Generic abortion pill manufacturer sues FDA in effort to preserve access
GenBioPro, which makes a generic form of mifepristone, is suing the FDA seeking to preserve access to the drug amidst ongoing federal litigation.
The manufacturer of a generic form of the abortion pill mifepristone is suing the Food and Drug Administration in an effort to preserve access as federal litigation threatens to overturn the FDA's approval of the drug.
In a federal lawsuit filed today in Maryland, drug manufacturer GenBioPro asks a judge to prohibit the FDA from taking any action that would disrupt access to the pills. GenBioPro says revoking the FDA approval of generic mifepristone would cause "catastrophic harm" to the company, and to doctors and patients who rely on the drug.
Mifepristone was first approved in 2000 as the first dose in a widely-used, two-drug protocol approved to induce some first trimester abortions. GenBioPro received FDA approval for its generic version in 2019.
Anti-abortion rights groups are challenging both the FDA's original 2000 decision and later rule changes, including the generic drug approval in 2019.
A temporary stay from the U.S. Supreme Court preserving status-quo access to mifepristone expires at 11:59 p.m. ET today unless the court intervenes. If the stay expires, an order from the 5th U.S. Circuit Court of Appeals would take effect and impose multiple restrictions, including prohibiting the pills from being distributed by mail.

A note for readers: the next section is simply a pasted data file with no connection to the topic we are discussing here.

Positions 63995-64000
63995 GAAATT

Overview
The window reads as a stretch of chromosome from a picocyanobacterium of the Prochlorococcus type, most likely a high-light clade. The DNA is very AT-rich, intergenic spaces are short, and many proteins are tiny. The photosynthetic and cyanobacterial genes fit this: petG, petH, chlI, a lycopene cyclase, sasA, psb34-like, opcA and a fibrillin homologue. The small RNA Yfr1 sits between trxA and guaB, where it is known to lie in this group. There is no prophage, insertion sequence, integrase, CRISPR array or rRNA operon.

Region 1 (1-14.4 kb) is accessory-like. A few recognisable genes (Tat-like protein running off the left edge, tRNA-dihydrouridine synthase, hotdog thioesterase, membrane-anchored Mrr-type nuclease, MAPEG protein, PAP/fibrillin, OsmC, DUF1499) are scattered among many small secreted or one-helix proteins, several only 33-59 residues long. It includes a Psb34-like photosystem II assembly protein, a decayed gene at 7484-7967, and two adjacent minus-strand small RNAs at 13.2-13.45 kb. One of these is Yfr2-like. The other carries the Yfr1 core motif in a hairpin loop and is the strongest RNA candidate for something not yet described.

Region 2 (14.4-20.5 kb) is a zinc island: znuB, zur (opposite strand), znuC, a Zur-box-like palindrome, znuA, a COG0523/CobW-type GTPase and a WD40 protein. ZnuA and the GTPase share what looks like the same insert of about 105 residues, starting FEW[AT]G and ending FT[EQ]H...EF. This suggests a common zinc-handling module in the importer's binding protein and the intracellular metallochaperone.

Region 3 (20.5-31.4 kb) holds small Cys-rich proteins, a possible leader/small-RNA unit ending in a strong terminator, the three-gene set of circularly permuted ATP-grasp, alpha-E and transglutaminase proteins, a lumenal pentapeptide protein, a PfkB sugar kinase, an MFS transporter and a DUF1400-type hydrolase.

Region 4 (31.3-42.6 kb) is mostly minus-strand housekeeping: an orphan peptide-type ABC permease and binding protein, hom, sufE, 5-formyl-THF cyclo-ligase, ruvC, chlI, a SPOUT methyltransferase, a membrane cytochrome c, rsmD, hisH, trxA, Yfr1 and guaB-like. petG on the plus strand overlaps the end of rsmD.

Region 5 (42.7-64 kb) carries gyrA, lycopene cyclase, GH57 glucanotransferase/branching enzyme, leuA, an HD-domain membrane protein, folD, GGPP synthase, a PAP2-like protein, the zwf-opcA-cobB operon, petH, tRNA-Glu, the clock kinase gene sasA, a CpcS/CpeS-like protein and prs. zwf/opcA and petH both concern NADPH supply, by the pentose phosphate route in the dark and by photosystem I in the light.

In a filing with the Supreme Court, the FDA says it also believes that under the Fifth Circuit decision, generic mifepristone "would cease to be approved altogether."
In the new lawsuit, GenBioPro objects to the FDA's interpretation of that decision and asks a federal court to force the FDA to preserve access. The company says its generic form of the drug accounts for about two-thirds of mifepristone sold in the United States.
In a statement, Skye Perryman with the legal advocacy group Democracy Forward Foundation and one of the lawyers in the case, said the outcome could have larger significance for other medications.
"There are industry wide implications if far-right external interest groups
are able to interfere with drug availability in the country without the legal and regulatory protections provided by Congress," Perryman said. "If this were to be the case, few companies would be incentivized to develop and bring essential medications to market."
In a separate case filed earlier this year, GenBioPro also sued the state of West Virginia over its state abortion restrictions, arguing that federal regulations allowing the use of mifepristone should prevail over West Virginia's state laws.
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